"The Islamic Emirate will implement the constitutional law of the former King Mohammad Zahir Shah for a temporary period without any content that contradicts Islamic law and the principles of the Islamic Emirate," says Taliban's Justice Ministry.
Taliban's acting justice minister has vowed to replace the Islamic Republic's constitution with monarchy-era legislation from the 20th century.
Abdul Hakim Sharaey made the announcement in a meeting with China's ambassador to Kabul Wang Yu, according to a statement on the Facebook page of the Justice Ministry on Tuesday.
"The Islamic Emirate (Afghanistan under Taliban rule) will implement the constitutional law of the former King Mohammad Zahir Shah for a temporary period without any content that contradicts Islamic law and the principles of the Islamic Emirate," said the statement.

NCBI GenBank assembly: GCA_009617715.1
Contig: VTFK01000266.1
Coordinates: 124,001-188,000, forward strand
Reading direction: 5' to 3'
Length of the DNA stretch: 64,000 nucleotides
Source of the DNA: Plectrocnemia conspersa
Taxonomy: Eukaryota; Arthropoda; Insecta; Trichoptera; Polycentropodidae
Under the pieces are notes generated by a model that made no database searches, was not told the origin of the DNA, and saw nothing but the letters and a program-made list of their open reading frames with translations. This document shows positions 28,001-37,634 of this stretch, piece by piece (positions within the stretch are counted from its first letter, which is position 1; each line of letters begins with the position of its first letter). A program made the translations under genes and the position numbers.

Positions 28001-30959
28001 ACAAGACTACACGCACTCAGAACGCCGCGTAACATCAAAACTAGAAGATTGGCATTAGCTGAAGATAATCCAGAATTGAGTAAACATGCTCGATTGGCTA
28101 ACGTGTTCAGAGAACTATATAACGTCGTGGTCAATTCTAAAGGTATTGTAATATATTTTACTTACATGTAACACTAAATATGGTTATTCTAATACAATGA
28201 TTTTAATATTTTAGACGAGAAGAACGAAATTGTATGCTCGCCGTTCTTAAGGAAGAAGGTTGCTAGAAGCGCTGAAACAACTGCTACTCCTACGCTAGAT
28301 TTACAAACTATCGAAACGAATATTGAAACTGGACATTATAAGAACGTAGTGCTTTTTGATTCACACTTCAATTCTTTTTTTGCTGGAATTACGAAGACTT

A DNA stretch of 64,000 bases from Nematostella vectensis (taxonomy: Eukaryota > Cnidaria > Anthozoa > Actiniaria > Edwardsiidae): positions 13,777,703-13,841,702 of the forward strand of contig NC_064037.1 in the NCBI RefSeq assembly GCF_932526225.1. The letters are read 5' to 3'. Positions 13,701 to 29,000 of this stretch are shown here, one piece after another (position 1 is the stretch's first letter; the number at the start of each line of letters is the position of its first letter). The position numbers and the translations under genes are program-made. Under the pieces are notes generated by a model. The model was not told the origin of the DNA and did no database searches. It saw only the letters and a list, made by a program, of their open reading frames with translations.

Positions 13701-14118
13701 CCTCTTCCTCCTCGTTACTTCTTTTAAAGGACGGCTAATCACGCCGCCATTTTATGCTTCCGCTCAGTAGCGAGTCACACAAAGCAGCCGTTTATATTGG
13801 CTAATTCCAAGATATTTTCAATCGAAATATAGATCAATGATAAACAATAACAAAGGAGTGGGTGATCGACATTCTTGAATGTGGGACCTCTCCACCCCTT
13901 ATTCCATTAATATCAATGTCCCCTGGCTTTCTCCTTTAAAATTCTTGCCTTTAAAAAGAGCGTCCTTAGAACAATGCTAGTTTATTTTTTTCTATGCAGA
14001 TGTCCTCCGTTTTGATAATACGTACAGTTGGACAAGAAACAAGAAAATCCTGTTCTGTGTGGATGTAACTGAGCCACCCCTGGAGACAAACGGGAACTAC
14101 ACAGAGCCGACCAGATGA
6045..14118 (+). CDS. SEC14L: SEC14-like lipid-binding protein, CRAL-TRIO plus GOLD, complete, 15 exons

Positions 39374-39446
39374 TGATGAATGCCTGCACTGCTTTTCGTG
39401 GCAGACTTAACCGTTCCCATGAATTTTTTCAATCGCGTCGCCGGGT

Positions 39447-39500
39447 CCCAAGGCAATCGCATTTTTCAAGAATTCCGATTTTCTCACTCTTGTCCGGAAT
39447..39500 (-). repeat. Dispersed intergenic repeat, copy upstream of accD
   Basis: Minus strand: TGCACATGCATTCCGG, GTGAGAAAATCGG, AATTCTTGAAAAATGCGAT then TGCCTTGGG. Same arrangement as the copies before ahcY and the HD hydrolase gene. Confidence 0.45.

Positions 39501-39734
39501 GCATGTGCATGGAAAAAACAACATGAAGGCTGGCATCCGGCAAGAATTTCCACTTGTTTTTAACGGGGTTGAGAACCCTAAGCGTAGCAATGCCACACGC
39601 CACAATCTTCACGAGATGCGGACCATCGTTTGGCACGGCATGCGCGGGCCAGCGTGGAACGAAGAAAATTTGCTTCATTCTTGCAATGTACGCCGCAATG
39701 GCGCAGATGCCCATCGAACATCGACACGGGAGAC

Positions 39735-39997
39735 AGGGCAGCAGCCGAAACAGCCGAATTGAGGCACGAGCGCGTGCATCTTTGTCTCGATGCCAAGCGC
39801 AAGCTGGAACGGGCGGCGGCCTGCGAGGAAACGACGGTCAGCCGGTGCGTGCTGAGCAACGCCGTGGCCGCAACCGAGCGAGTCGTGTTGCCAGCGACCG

Sharaey also said that laws and international treaties that are not "against Islam and the Taliban government" and principles would be respected by the group, it said.
It added the Chinese diplomat assured the Taliban leader that Beijing wanted to maintain diplomatic relations with the group and help lift sanctions and that during the meeting Sharaey emphasised that the group wants to establish “good and friendly” relations with the world.
The 1964 Shah-era Constitution was previously re-enacted during the interim government following the fall of the Taliban's first regime in 2001 before the country adopted a new Constitution in 2004.
During their first regime from 1996 to 2001, the Taliban had no constitution in place but governed through Sharia-based decrees.
The Taliban seized control of Afghanistan after taking Kabul on August 15 two weeks ahead of US withdrawal, forcing then-president Ashraf Ghani and other top officials to flee the country.
The unexpected power grab triggered a rush to flee Afghanistan, including civilians who assisted foreign soldiers or groups and now fear the Taliban's retribution.